Tuesday, 2 December 2014

Size matters: Cheat Sheets for Optimal Image Sizing and Update Length on Social Media

This posts features two massive infographics: thanks to Darren Jones and Claire Dolan who I saw tweeting about these a while back.

First of all we have the Social Media Design Sizing Cheat Sheet

The Omnicoreagency.com cheat sheet below shows you exactly how big (to the pixel) the images for each element of your social media profile need to be. This is genuinely useful for organisations on social media, as you can get a huge amount of customer interaction via Twitter and Facebook; the wrong sized image will either be distorted to auto-cropped in your profile or header pics, which undermines how professional you appear. Consistency is important on social media for organisations, but you can't literally use the same image in all circumstances because the dimensions won't be appropriate.

Friday, 28 November 2014

Peripheral Vision: the non-traditional things we do to help our library users

Below is a Storify of responses I got, when I asked on Twitter what 'non-traditional' library services they offered their users. I'm interested in the ways Library's plug gaps and address their communities' needs, even if what this entails is either only distantly related, or entirely unrelated, to the core library offering. This appearing in places our users don't expect - in their peripheral vision - is often really important in building relationships, and establishing the importance and usefulness of library staff. It opens doors.

People asked me to share what I found, so here we go:

(Original post from ned-potter.com)

Library Marketing and the Terminology Problem

When I first started writing and talking about marketing libraries, I was very keen to see libraries adopt the strategies and idioms of business. Libraries were being threatened by massive corporations like Google, Wikipedia and Amazon, whose function or output was for a lot of people a perfectly acceptable replacement for what libraries offered. So we needed to fight back, and market ourselves aggressively - just because we weren't chasing profits didn't mean we shouldn't be chasing customers.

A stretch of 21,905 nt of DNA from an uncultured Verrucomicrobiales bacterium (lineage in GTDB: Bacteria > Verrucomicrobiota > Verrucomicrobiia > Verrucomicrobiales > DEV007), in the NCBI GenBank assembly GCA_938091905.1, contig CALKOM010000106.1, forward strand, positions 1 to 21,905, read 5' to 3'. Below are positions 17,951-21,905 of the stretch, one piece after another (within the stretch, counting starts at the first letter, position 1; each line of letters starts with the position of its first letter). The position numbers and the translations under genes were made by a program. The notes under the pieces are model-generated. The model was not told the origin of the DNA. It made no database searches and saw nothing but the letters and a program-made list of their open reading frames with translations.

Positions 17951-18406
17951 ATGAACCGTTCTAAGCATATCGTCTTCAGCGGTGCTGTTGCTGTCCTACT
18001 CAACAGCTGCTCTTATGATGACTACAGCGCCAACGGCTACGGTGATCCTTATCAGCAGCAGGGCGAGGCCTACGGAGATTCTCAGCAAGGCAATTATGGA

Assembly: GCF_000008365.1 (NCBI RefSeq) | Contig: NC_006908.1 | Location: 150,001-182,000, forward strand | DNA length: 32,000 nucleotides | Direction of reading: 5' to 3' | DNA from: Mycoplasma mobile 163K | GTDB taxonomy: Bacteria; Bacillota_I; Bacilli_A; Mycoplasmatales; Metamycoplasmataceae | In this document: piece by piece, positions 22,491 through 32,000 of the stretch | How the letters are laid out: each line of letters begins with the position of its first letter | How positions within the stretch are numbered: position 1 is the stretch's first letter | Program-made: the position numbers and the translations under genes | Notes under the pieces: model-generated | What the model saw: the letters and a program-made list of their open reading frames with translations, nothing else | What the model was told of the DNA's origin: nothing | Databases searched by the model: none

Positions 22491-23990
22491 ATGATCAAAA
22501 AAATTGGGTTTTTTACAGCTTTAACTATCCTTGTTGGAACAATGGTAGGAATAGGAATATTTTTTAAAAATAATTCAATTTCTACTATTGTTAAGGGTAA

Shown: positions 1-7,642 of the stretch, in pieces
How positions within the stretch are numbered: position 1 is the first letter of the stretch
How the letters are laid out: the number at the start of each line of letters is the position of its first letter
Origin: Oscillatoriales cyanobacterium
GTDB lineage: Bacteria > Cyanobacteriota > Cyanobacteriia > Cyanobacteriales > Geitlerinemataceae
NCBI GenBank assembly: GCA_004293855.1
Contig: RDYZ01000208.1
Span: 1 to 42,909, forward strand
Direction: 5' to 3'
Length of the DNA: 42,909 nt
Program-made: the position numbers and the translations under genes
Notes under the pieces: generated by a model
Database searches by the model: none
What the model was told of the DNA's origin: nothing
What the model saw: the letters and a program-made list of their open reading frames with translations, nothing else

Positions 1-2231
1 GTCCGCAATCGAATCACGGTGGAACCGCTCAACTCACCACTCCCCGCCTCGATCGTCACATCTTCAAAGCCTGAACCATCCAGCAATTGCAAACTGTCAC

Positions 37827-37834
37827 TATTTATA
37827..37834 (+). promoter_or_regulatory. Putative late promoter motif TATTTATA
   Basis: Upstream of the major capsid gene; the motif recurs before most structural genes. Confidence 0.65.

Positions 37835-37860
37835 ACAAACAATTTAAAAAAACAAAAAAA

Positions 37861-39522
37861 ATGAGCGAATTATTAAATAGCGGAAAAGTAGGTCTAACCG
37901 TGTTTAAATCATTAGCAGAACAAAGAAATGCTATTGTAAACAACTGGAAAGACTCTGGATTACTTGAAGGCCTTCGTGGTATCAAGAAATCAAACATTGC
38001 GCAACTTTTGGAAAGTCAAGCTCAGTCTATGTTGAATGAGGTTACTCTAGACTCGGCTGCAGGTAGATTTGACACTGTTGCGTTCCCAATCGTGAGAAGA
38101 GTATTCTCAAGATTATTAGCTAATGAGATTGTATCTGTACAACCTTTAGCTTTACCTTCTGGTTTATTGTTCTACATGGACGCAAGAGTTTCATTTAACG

Part of the reason libraries were in a state was that they didn't take marketing seriously, they were in fact scared of the term entirely, and were unwilling to recognise that letting the people come to us was simply not fit for purpose any more. We had to go to the people, and convince them of our value. Finding the term (or the idea of) marketing distasteful was holding us back.

I don't feel entirely differently about this today, although my view has become more nuanced, and I'd rather see Libraries effectively communicating the value of the other aspects of what we do, rather than directly trying to compete with, for example, Google: a fight we'll never win (and shouldn't need to).


In 2010 David Cameron came to power, and his Conservative Government set about making the UK a worse place to live. Part of what they've done is commodify everything, consumerise everything, and it is with this apparatus that they advance their causes of privitisation, destroying the NHS, making education a source of constant frustration for schools and parents alike, and so on.

Increasingly things with which I was previously comfortable - marketing terminology, describing students as 'customers' and so on - are being strongly associated with things which make me decidedly uncomfortable.

Yet sometimes you need to use the vernacular of what you're describing if, like I do, you spend a lot of time describing it - I run marketing workshops and write about marketing on this blog and in a whole book about it. Increasingly I'm drawn to the word 'communication' - not all communication is marketing, but all marketing is communication. So marketing is a subset of communication. Good marketing is often just a byproduct of good communication.